We all know the proverb "an apple a day," but equally an orange could be recommended.
There are thousands of reasons why eating an orange a day is a good idea; they are low in calories but full of nutrients, they promote clear, healthy skin and can help to lower our risk for many diseases and conditions as part of an overall healthy and varied diet.
Orange trees are the most cultivated fruit trees in the world. Oranges are a popular fruit because of their natural sweetness, wide variety of types and diversity of uses - from juices and marmalades to face masks and candied orange slices.
An orange has over 170 different phytochemicals and more than 60 flavonoids, many of which have been shown to have anti-inflammatory properties and strong antioxidant effects.6
This MNT Knowledge Center feature is part of a collection of articles on the health benefits of popular foods. It provides a nutritional breakdown of the fruit and an in-depth look at its possible health benefits, how to incorporate more oranges into your diet and any potential health risks of consuming oranges.
Possible health benefits of consuming oranges
One orange provides a range of vitamins and minerals; a staggering 130 percent of your vitamin C needs for the day.
According to the American Heart Association, eating higher amounts of a compound found in citrus fruits like oranges and grapefruit may lower ischemic stroke risk for women. Those who ate the highest amounts of citrus had a 19 percent lower risk of ischemic stroke than women who consumed the least. 5
Maintaining a low sodium intake is essential to lowering blood pressure, however increasing potassium intake may be just as important because of its vasodilation effects. According to the National Health and Nutrition Examination Survey, fewer than 2 percent of US adults meet the daily 4700 mg recommendation.3
Also of note, a high potassium intake is associated with a 20 percent decreased risk of dying from all causes.3
According to a study published in the American Journal of Epidemiology, consuming bananas, oranges and orange juice in the first two years of life may reduce the risk of developing childhood leukemia. (resource no longer available at www.bastyrcenter.org)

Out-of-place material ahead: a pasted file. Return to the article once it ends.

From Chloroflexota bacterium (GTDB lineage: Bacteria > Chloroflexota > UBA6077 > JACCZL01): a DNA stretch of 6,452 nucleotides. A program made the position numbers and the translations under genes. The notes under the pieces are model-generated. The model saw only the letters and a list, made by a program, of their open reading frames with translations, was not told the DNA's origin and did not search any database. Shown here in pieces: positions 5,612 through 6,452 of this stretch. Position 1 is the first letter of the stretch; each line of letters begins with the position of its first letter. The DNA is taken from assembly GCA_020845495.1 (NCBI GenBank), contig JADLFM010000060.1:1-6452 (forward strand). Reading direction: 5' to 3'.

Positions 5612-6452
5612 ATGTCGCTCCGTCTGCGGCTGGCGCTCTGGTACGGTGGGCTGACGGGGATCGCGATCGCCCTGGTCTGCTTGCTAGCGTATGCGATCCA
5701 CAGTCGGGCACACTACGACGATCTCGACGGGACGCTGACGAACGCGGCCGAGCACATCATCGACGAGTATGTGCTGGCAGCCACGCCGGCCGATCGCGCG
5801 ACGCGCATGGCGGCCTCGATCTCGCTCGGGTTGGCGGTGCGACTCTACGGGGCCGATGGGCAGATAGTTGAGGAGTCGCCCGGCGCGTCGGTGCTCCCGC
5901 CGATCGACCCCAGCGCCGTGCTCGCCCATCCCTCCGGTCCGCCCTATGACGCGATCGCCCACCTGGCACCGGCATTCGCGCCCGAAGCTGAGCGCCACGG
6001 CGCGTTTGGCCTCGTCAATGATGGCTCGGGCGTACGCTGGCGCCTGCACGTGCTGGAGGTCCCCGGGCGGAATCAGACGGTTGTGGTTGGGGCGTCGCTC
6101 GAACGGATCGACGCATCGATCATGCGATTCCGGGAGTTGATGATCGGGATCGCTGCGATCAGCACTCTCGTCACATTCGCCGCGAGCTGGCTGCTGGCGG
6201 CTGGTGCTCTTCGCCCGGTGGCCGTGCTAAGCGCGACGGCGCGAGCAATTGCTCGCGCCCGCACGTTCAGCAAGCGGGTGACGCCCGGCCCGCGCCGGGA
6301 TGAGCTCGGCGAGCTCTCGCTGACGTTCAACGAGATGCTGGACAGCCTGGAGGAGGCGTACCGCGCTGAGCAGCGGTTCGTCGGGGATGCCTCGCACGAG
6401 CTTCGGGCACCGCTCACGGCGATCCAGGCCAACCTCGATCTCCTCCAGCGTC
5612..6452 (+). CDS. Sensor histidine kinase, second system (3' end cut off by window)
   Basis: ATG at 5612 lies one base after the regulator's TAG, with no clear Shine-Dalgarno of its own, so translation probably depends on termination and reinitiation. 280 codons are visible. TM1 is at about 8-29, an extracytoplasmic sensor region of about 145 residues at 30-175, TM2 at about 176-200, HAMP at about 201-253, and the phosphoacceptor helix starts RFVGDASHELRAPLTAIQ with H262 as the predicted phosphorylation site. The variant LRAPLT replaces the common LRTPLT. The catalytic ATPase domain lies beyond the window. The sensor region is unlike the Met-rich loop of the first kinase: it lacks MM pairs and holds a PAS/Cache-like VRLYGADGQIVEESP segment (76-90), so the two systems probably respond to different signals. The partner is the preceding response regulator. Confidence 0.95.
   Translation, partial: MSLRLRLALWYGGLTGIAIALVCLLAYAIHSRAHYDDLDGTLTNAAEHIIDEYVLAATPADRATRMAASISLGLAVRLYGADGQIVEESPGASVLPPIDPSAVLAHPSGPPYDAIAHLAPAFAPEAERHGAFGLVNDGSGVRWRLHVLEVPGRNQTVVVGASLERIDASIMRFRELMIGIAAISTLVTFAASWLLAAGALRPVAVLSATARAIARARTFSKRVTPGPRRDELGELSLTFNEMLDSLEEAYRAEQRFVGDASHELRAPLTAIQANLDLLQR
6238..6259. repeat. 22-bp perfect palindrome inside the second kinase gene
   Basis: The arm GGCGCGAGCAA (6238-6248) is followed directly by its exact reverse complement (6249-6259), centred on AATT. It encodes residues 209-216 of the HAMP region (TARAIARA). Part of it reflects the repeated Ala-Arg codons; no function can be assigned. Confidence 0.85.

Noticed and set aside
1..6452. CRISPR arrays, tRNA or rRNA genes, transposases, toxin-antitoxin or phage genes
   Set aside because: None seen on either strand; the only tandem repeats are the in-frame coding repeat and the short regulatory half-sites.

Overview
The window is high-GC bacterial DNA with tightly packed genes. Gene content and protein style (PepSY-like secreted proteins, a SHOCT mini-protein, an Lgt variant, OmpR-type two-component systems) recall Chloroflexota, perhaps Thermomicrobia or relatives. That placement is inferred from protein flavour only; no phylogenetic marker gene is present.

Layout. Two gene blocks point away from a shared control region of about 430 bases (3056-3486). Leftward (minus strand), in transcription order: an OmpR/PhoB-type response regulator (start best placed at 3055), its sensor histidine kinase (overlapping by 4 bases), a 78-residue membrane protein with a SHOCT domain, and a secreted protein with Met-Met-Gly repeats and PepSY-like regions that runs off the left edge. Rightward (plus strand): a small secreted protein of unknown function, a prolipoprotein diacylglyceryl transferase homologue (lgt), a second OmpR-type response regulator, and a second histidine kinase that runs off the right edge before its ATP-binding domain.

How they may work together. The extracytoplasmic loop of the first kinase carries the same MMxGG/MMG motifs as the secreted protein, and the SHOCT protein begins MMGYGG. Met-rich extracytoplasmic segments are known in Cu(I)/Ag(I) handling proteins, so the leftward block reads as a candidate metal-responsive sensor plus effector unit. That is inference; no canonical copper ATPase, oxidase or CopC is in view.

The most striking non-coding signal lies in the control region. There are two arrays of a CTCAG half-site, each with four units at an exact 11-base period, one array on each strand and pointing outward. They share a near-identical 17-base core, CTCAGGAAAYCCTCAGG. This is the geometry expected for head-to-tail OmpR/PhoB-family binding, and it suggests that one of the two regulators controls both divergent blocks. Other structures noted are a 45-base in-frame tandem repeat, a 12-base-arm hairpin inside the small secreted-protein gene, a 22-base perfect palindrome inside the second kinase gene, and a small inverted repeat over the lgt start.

As an excellent source of the strong antioxidant vitamin C, oranges can also help combat the formation of free radicals known to cause cancer. While an adequate vitamin C intake is necessary and very beneficial as an antioxidant, the amount necessary to consume for therapeutic purposes for cancer is beyond oral intake.1 High fiber intakes from fruits and vegetables are associated with a lowered risk of colorectal cancer.
The fiber, potassium, vitamin C and choline content in oranges all support heart health. An increase in potassium intake along with a decrease in sodium intake is the most important dietary change that a person can make to reduce their risk of cardiovascular disease, according to Mark Houston, M.D, M.S, an associate clinical professor of medicine at Vanderbilt Medical School and director of the Hypertension Institute at St. Thomas Hospital in Tennessee.3
In one study, those who consumed 4069 mg of potassium per day had a 49 percent lower risk of death from ischemic heart disease compared with those who consumed less potassium (about 1000 mg per day).3
High potassium intakes are also associated with a reduced risk of stroke, protection against loss of muscle mass, preservation of bone mineral density and reduction in the formation of kidney stones.3
Studies have shown that type 1 diabetics who consume high-fiber diets have lower blood glucose levels and type 2 diabetics may have improved blood sugar, lipids and insulin levels. One medium banana provides about 3 grams of fiber.
The Dietary Guidelines for Americans recommends 21-25 g/day for women and 30-38 g/day for men.
The antioxidant vitamin C, when eaten in its natural form (as in an orange) or applied topically, can help to fight skin damage caused by the sun and pollution, reduce wrinkles and improve overall skin texture. Vitamin C plays a vital role in the formation of collagen, the support system of your skin